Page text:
Violation of a Protective Order
If you have been falsely accused of violating the terms of your protective order, it is important to consult with an experienced family violence crimes defense lawyer in the Dallas / Fort Worth Metroplex.
False allegations of violating the terms of a protective order can result in serious repercussions and consequences if you are found guilty of the offense, including any of the following:
- An inability to own or possess a firearm;
- Ineligibility to be admitted into certain educational programs or professions;
- Inability to apply for certain jobs or occupations;
- Ineligibility to vote or hold public office;
- Result in a refusal for certain types of governmental assistance or public housing;
- A possibly permanent criminal record;
- Jail time; and/or
Remember - the state prosecutor must first prove you committed every element of violating the terms of a protective order beyond a reasonable doubt before you can be convicted of the offense. This is a very high burden of proof and can often be difficult to establish. If the judge or jury has any doubt you committed an essential element to the offense, the charges against you may be reduced or even dismissed. Therefore, it is important to contact an experienced domestic violence attorney as soon as possible to help you create the best legal defense for your particular case.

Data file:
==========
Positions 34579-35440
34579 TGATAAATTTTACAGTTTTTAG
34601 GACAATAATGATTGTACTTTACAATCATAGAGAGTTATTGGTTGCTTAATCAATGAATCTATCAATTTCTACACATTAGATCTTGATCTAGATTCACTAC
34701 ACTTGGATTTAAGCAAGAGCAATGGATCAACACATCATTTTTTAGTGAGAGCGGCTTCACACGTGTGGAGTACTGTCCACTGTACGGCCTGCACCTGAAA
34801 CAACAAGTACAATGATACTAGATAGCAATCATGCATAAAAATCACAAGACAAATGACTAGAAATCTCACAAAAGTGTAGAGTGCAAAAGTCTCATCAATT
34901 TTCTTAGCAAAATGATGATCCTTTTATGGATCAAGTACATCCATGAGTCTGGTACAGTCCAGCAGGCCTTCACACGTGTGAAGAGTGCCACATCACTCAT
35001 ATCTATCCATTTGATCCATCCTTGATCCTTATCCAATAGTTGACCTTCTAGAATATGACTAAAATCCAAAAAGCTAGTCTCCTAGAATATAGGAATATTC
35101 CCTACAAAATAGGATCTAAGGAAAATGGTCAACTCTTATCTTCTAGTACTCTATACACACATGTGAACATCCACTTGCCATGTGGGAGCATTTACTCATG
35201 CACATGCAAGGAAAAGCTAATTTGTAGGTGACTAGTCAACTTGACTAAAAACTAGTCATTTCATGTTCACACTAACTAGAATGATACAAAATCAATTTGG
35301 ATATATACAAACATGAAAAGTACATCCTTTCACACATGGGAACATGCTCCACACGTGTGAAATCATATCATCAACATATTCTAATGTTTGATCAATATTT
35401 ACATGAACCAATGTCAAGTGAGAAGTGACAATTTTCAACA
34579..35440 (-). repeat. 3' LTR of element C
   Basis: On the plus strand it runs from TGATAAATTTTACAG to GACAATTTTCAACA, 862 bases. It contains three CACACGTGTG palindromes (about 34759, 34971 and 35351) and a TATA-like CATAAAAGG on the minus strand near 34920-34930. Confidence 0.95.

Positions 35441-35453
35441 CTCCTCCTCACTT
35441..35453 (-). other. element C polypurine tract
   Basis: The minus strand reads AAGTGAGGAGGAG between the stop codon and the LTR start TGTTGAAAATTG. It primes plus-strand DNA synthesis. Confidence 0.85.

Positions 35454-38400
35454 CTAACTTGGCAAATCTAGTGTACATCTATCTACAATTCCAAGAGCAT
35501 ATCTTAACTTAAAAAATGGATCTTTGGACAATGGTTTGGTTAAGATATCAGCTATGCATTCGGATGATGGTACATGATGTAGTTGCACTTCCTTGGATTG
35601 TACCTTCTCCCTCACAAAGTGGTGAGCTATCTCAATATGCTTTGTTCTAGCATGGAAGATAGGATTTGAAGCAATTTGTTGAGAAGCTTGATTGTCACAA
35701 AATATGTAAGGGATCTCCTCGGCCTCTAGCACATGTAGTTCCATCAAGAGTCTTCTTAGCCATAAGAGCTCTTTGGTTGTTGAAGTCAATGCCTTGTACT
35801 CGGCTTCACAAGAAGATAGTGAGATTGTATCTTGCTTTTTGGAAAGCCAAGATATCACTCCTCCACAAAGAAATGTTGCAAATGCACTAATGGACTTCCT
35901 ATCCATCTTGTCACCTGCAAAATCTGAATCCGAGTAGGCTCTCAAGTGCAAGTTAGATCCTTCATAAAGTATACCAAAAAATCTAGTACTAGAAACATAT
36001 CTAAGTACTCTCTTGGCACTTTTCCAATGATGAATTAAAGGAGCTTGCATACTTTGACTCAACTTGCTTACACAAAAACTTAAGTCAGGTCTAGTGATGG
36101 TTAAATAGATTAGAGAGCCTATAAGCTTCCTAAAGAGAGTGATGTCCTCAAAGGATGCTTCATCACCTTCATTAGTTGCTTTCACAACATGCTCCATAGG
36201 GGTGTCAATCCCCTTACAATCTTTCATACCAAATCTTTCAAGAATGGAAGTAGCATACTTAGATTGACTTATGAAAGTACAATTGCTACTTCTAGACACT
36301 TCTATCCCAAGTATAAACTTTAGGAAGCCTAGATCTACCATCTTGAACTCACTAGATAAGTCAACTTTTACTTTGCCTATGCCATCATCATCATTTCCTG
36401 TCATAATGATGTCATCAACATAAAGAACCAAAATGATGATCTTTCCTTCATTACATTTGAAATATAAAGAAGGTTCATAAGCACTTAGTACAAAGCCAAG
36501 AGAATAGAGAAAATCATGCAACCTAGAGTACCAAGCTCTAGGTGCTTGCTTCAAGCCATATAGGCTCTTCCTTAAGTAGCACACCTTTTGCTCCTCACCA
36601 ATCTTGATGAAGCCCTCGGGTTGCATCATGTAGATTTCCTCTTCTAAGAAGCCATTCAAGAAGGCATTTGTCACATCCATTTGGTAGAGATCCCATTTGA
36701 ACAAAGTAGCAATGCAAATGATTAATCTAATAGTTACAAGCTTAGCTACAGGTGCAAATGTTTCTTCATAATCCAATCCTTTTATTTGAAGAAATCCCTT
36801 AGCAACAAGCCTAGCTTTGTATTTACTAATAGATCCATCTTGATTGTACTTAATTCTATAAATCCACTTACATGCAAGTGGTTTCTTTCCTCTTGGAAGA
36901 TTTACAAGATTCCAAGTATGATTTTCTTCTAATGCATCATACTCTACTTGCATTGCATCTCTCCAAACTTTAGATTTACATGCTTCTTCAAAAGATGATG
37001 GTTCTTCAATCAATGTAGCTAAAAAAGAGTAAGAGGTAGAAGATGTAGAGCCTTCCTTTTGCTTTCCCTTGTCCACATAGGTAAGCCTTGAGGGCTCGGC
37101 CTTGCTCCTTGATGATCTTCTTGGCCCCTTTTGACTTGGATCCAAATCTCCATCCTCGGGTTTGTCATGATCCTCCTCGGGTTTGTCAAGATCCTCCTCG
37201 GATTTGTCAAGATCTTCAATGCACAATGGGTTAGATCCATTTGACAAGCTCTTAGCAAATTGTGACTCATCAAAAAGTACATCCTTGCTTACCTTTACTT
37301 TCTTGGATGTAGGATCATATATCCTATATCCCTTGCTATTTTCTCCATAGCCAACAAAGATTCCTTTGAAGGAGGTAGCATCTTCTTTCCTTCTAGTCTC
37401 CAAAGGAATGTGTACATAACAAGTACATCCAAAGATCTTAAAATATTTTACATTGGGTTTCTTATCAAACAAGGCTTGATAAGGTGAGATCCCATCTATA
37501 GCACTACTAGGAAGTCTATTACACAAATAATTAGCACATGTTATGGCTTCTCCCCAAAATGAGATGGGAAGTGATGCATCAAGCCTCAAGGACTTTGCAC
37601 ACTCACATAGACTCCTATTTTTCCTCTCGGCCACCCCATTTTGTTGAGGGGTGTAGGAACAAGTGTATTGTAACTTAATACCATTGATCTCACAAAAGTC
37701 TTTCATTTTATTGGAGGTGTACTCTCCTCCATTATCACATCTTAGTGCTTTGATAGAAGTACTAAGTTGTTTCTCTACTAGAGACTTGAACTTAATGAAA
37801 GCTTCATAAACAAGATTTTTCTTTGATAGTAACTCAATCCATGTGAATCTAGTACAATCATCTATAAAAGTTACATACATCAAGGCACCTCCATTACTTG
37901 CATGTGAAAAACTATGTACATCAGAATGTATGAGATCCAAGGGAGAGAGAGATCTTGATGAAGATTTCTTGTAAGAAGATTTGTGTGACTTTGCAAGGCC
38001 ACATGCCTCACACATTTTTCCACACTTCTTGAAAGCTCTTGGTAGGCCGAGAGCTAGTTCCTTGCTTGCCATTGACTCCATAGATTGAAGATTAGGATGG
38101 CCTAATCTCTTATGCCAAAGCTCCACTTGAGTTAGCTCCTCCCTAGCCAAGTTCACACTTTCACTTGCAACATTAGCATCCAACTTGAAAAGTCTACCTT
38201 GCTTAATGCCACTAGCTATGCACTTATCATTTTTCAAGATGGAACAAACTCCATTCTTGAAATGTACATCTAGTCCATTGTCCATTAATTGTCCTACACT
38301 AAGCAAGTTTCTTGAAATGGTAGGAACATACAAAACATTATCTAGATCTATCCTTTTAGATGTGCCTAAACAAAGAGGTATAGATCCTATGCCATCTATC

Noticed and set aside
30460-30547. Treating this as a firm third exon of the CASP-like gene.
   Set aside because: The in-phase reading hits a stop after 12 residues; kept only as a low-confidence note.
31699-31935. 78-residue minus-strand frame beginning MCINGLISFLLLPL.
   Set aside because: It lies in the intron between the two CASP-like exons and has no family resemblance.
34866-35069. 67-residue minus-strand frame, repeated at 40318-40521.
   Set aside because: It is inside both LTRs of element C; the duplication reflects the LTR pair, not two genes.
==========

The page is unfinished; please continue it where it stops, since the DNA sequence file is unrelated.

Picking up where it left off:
Dallas Violation of Protective Order Lawyer
Contact Stuckle & Associates PLLC for a consultation about your alleged charges in North Texas, including the areas of Fort Worth, Plano, Frisco, McKinney, Allen, Carrollton, Richardson, Garland, Irving, Grand Prairie, Mesquite, Denton, Lewisville, and Arlington.
The attorneys of Stuckle & Associates PLLC are experienced in defending protective order violations and focus exclusively on complex, emotionally-charged cases such as will make every effort to fight the allegations against you. Contact Stuckle & Associates PLLC for a free consultation today at (972) 423-4405 to discuss your violation and actions to fight for the dismissal of the order entirely.
Texas Protection Against Family Violence Order Violations
- Definitions Related to Protective Orders
- Requirements for Respondents
- Violating Terms of a Protective Order
- Penalties for Violation of a Protective Order